The race is on to power the next generation of electric cars

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posted on Jul, 19 2014 @ 12:08 PM
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This article outlines the possible technologies used in electric car batteries.


A major shift from gasoline-powered to affordable electric vehicles feels tantalizingly close, but the battery technology that could make it happen still needs to catch up to its own hype. Although luxury-car maker Tesla is banking on lithium-ion to power future generations of electric vehicles, others are taking a chance on promising new approaches, according an article in Chemical & Engineering News (C&EN), the weekly news magazine of the American Chemical Society.



The article briefly forecasts technologies of sodium-ion, lithium-metal, lithium-sulfur and lithium-air used in battery production.

I drive a Jeep Wrangler. I'm waiting patiently. There is a electric conversion for Jeeps: REV Conversions
I'm just not satisfied with the range of the batteries or the charge times. I'm forecasting that in addition to the next generation of electric cars, conversions for your car will be available.
Motiv is a commercial truck conversion company that has been featured in the news. news article

Soon the cost of transportation is going to plummet. People will more around more. Goods will cost less and be delivered to more places.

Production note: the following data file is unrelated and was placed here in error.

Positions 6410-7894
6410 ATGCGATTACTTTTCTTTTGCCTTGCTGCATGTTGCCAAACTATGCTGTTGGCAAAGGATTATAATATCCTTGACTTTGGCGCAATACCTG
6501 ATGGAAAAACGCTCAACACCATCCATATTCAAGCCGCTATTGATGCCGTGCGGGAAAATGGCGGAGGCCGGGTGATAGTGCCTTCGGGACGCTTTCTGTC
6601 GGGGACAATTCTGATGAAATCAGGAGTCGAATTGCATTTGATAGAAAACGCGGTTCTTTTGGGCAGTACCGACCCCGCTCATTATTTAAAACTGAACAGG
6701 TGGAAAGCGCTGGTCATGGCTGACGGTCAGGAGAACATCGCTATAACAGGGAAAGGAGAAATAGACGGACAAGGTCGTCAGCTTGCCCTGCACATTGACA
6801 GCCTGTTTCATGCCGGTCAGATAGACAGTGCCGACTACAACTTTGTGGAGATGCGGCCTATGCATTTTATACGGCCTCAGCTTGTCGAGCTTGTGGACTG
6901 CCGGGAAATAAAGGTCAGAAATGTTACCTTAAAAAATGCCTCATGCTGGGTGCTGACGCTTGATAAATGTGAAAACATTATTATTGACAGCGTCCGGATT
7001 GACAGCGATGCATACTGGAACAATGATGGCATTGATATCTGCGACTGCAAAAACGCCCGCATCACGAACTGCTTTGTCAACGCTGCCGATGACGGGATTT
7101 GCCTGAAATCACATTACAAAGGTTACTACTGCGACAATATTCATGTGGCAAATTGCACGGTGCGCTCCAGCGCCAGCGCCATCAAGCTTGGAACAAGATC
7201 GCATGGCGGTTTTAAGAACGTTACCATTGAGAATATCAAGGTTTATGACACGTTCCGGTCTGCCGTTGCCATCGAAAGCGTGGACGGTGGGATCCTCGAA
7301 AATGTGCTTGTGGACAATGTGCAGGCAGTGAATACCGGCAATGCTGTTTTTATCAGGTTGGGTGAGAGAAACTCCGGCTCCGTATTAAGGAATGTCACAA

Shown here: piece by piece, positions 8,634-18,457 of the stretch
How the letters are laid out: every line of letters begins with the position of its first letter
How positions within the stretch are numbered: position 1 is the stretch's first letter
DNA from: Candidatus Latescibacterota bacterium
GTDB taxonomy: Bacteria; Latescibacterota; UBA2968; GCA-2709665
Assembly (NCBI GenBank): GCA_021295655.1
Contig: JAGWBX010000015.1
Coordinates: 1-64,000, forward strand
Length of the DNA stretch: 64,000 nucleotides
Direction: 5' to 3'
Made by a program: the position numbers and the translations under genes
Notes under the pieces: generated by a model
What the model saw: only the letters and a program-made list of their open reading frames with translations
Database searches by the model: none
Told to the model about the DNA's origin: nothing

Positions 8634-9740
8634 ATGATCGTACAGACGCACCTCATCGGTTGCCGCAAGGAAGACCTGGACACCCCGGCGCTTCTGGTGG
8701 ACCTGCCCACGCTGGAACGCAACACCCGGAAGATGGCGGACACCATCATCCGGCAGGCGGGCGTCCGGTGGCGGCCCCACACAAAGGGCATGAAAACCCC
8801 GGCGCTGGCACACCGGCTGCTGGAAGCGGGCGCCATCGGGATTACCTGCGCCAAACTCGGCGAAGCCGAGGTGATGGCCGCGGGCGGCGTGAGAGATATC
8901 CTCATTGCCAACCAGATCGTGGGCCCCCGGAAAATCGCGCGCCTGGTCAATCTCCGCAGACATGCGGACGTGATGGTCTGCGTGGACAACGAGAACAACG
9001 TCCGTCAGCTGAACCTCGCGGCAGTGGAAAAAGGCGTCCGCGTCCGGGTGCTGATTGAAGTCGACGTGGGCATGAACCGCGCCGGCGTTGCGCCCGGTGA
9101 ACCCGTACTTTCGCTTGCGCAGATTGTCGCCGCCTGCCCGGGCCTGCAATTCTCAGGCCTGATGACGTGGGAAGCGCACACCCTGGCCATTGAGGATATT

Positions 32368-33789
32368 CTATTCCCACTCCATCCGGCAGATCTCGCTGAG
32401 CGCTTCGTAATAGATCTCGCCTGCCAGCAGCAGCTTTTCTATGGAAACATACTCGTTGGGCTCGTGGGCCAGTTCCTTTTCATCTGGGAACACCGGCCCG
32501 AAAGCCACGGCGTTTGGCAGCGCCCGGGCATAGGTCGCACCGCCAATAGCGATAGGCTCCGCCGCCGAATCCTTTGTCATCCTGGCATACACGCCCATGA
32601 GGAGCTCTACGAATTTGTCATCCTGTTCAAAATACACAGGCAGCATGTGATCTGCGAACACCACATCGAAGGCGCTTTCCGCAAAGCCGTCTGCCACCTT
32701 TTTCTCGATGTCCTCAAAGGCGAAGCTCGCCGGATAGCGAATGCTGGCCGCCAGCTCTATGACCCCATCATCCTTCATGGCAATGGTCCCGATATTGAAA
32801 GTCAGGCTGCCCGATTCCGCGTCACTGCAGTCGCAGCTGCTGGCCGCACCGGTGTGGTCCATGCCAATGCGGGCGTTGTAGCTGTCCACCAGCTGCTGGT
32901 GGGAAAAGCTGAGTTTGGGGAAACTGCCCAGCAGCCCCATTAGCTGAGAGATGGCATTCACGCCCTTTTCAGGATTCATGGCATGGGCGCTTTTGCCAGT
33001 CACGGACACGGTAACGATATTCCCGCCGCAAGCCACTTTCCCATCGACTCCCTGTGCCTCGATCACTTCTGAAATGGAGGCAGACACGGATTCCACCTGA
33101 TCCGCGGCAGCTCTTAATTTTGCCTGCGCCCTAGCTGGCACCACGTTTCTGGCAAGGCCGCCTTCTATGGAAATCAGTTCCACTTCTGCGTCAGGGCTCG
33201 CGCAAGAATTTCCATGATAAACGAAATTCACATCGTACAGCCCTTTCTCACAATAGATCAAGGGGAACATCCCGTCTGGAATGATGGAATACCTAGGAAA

Tomorrow, the world will be a better place. and i'll have an electric jeep




posted on Jul, 19 2014 @ 12:11 PM
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a reply to: ChefSlug

Battery power is getting insane! I use a Sony battery in my e-cig, has 35amp continuous output with 100amps peaks. We are definitely getting there, but hit me up when they can replicate the takeoff of my Audi TT RS with batteries!

Thanks,
doompornjunkie



posted on Jul, 19 2014 @ 12:16 PM
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a reply to: ChefSlug

they've got the know-how
how else are they planning on powering their robotic war-augmentation wearable machines

they're just dragging their feet on it
seems like when it eventually comes out it's going to revolutionize a lot of things
(like you said, cheaper everything)
i think behind the scenes there must still be some last minute deals & "offshore companies" being set up for all this?

a similar thing is happening with the emerging solar technology (ie: the pythagorus group) -they're first opening up to third world markets for a bigger revenue slice..
..and that's part of the plan innit? drag the first world down while lifting the third world up so we all meet in the middle of a socialist utopia

still, i wouldn't mind having an electric jeep in all that



posted on Jul, 19 2014 @ 12:20 PM
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a reply to: UNIT76

they are dragging their feet on development. How long does it take to build a battery? Build five different types and test them out.

They're dragging it out to make it new, affordable, and available at the exact same time the engine in my Jeep goes.



posted on Jul, 19 2014 @ 01:07 PM